Gatch was determined to follow Paul’s brief to the letter and wasn’t going to make the scooter look like a book cover of Giger’s work. To explain what he meant he said that he’d made various alterations to the images around the scooter, which served to support the overall theme and the curves of the scooter. In particular, and as an example, Gatch explained that the image, which in Giger’s original work is of a female face, and appears on the nearside side panel of the scooter he pulled machinery into the cheeks to make the image appear genderless. Paul said: “Looking at the scooter and the work Gatch’s done I think it’s perfect, and I think Giger would have approved of the LD frame with the PX engine because he was all about pushing the boundaries.


Name: Paul Marks
Scooter club and town: Independent Rider (Northampton).
How and when did you first become interested in scooters: Got my first scooter when I was 16 to use as transport and I have had them ever since.
First scooter: PK ETS.
Favourite scooter model: Vespa 152L2.
Favourite style of custom scooter: Street racer.
First rally or event: Yarmouth ’95.
How did you get there: On a tuned Vespa PK125.
Any stories: On the way to Yarmouth ’95 my friend’s Lambretta series 2 broke down and I had to tow him for about 30 miles.

Favourite and worst rally/event: My first rally was the most memorable as it was such an eventful weekend. Worst was sticky rock Skegness 2000 as it didn’t stop raining all weekend and the campsite flooded.
Furthest you’ve ever ridden on a scooter: 184 miles from Northampton to Blackpool in 1999.
What do you like about rallies/events: I enjoy the journey the most but I also enjoy the music and general camaraderie.
What do you dislike about rallies/events: Far too commercialised now, too many campervans and caravans, and not enough riders.

Biomechanical indeed.

Name of scooter and reason: Dark Star, as that is one of H R Giger’s books.
Other themes you considered before this one: Always wanted to do a Matrix theme, possibly with a sidecar outfit.
Scooter model: LD150 with a PX150 engine.
Date purchased and cost: Acquired as part of a bulk buy of 17 scooters.
Inspiration for project and theme: Loved H R Giger since I was at school an always wanted to do a scooter with his artwork on, the LD was a perfect as it’s unusual already.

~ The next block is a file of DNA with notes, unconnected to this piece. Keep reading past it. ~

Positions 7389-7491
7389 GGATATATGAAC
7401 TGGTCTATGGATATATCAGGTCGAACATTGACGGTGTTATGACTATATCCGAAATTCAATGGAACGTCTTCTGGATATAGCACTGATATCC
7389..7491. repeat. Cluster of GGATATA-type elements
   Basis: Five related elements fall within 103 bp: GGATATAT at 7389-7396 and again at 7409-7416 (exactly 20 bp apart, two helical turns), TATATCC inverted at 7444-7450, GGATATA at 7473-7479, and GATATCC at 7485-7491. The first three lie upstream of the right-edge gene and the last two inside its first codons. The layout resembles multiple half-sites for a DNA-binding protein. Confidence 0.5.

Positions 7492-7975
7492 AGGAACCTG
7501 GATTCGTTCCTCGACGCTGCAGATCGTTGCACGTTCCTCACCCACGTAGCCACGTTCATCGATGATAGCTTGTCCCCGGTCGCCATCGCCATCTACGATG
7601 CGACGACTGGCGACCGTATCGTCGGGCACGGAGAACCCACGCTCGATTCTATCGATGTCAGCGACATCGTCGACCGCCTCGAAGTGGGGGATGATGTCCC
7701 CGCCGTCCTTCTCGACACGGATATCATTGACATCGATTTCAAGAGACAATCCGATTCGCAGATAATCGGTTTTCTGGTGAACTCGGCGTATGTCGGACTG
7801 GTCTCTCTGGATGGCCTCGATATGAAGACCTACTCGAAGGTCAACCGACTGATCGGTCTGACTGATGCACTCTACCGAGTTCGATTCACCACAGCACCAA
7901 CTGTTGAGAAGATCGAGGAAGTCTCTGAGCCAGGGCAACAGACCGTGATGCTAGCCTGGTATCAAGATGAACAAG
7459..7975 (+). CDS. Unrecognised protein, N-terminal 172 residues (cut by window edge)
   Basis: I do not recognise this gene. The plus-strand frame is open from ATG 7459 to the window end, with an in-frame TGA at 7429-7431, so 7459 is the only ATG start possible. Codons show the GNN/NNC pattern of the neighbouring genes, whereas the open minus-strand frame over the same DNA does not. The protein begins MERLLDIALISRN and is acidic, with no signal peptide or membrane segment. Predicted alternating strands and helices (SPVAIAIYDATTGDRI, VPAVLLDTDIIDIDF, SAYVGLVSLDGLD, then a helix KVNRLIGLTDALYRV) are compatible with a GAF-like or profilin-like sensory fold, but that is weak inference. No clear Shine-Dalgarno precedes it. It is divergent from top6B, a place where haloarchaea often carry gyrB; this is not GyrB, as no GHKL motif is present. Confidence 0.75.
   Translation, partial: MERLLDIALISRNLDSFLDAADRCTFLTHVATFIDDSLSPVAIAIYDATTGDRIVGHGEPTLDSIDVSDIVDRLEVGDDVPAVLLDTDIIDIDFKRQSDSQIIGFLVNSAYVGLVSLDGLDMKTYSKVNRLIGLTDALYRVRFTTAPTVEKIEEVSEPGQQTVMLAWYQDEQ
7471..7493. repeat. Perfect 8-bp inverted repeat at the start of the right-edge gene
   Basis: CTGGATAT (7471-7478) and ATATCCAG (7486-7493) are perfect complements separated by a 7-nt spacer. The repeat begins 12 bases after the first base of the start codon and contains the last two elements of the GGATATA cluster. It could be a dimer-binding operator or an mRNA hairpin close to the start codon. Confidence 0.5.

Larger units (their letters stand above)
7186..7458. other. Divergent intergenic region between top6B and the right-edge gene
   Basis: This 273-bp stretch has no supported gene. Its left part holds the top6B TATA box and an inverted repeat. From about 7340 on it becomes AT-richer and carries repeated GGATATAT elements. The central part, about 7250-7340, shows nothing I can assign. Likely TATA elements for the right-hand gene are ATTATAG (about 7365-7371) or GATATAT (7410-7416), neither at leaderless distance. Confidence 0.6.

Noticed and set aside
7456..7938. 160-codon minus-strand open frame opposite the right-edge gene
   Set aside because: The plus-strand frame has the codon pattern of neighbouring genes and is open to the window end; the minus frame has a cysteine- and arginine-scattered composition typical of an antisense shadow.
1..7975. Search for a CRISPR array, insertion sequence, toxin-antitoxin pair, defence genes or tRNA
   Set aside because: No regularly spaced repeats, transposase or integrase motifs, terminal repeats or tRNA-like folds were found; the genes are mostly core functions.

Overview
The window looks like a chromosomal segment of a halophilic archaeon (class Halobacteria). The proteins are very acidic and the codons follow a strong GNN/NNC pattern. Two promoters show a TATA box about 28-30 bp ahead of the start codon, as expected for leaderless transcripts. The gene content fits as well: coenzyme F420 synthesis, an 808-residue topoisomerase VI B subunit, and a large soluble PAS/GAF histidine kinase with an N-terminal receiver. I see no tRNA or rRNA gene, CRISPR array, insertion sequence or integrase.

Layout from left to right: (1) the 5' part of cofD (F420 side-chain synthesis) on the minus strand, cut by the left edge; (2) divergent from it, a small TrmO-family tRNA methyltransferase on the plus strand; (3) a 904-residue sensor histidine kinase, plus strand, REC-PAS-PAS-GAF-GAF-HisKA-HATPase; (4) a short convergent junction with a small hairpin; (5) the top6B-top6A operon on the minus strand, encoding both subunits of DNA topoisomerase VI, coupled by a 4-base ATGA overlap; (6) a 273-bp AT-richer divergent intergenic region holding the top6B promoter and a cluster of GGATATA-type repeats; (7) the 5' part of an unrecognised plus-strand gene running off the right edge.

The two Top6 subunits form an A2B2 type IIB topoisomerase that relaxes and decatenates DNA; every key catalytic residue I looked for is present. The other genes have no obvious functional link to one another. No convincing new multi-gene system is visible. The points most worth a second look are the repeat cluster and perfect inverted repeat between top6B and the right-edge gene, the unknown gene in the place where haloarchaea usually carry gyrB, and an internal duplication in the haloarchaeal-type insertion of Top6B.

Specialised parts or frame mods: Few small parts have been changed since I purchased it; all parts were from RPM Scooters as they price everything realistically.

PX unit looks surprisingly at home.

Engine spec: Standard PX150.
Describe engine performance, power delivery and scooter handling: The engine is slow but reliable, it handles well at low speeds but it’s a bit hair-raising at speeds above 45mph.
Other unique details: All the runner strips, light brackets and front mudguard were handmade.
Paintwork and murals: Gatch.
Hardest part of the project: Convincing my wife that I need another scooter.
Advice or tech tips for anyone starting a project: Dry build before painting.
In hindsight, is there anything you would have done differently: No.
Anyone you wish to thank: Gatch for all the amazing artwork, Ricki Davis from RPM Scooters for the cheap parts, Aaron Watts from Night Owl Scooters, Northampton for selling it to me.


Hans Ruedi ‘H R’ Giger (February 5, 1940 — May 12, 2014)

Giger was a Swiss painter, whose style was adapted for many forms of media, including record albums, furniture and tattoos.

The Zurich-based artist was best known for airbrush images of humans and machines linked together in a cold ‘biomechanical’ relationship. Later he abandoned airbrush work for pastels, markers and ink. He was part of the special effects team that won an Academy Award for design work on the film Alien.

Words: Stu Smith
Photographs: Gary Chapman